This was, as Rove now admits, "a dagger aimed at (the) administration's heart." It tended to delegitimize the Iraq war and encouraged many Democrats to wish for their country's defeat. No wonder that as late as July 2009 only a handful of Democrats considered Iraq a war worth fighting.
Now that Barack Obama has been commander in chief for 18 months, Democrats are singing a different tune. They no longer have a psychological stake in believing that Bush's surge strategy failed, as Democrats like Harry Reid and Barack Obama insisted in 2007 and 2008. They are coming to grips with the reality that our mission in Iraq is succeeding, that a reasonably functional democracy is emerging and that there is no great peril in maintaining a military presence there.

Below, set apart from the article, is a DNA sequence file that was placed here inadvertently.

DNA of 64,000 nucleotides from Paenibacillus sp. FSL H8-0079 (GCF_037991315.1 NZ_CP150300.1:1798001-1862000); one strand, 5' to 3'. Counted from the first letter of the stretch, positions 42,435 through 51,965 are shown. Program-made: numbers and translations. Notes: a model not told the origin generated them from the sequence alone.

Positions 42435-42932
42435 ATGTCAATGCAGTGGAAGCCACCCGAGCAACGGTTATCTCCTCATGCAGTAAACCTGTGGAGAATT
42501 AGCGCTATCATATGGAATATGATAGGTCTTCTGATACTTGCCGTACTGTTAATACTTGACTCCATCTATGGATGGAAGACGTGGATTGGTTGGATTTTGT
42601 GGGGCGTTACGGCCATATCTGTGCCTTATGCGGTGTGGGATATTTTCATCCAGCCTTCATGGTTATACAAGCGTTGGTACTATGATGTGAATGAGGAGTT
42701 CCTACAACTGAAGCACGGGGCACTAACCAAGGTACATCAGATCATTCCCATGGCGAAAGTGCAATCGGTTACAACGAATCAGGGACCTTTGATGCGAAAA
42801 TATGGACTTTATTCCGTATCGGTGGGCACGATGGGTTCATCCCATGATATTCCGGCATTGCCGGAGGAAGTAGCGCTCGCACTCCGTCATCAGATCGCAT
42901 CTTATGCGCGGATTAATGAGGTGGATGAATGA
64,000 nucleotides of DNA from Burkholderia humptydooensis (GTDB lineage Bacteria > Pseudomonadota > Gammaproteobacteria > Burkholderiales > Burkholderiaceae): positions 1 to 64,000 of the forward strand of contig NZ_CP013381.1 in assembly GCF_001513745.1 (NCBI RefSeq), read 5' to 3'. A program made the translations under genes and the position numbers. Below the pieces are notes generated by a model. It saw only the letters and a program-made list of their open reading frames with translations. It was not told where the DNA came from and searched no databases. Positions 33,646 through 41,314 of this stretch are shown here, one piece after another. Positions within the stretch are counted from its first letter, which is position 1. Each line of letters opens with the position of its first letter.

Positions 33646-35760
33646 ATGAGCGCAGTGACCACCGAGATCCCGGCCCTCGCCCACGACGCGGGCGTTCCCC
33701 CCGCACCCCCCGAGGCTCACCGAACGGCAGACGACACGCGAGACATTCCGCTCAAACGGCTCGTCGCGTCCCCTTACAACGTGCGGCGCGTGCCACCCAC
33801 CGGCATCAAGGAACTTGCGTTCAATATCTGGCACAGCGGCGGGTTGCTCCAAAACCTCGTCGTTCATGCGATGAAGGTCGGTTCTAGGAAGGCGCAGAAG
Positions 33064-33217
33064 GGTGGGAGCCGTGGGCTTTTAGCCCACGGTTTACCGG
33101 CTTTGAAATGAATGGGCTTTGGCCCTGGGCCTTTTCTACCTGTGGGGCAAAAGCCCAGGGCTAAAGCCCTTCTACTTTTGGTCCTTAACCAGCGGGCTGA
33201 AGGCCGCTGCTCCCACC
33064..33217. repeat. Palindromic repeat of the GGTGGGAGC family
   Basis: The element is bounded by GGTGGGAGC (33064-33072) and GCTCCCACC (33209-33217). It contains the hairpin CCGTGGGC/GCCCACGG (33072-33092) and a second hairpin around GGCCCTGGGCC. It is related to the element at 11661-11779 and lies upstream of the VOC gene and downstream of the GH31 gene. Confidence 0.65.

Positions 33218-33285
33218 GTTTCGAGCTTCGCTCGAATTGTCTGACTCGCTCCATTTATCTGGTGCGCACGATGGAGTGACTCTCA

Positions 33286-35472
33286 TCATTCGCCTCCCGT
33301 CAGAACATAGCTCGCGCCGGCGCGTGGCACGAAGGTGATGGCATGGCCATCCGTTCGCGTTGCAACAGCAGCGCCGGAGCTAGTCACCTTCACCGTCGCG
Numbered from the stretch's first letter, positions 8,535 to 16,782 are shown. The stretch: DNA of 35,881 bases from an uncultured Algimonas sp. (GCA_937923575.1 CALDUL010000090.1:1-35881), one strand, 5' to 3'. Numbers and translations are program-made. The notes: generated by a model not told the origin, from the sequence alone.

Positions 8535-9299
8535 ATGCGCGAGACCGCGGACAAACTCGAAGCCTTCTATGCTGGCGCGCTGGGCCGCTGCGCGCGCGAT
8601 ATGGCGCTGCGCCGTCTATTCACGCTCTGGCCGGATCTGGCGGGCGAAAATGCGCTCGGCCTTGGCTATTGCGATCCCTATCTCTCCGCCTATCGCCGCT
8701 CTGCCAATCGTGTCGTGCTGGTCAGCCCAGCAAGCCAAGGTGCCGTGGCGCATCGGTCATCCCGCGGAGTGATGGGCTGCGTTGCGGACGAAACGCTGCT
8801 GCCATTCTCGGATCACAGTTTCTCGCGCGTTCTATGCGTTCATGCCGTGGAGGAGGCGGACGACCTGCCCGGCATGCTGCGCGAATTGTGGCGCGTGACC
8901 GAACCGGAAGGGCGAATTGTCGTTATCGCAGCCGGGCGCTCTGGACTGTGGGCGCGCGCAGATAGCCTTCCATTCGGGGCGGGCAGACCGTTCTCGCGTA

At the same time, the dovish instincts that have been such a prominent part of Democrats' DNA since they recoiled from Lyndon Johnson's Vietnam War are apparent in their assessment of the war in Afghanistan. Barack Obama's decision last December, after a three-month review, to seek something like victory there is still supported by most Republican voters, but after negative developments many Democratic voters are turning against the president's policy. Increasingly, they regard Afghanistan as a Bad War.
Some Republican politicians are tempted to seek political gain from this. Thus Republican National Chairman Michael Steele on July 1 told Republican candidates they should call Afghanistan "Obama's war."
In some areas of life, turnabout is fair play. But not in war. Prominent Democrats may have been happy to delegitimize the Iraq war, but that's not a good reason for Republicans to do something similar on Afghanistan. Rooting for your country's defeat is ignoble. More importantly, when it comes your turn to take responsibility, it can be self-defeating.
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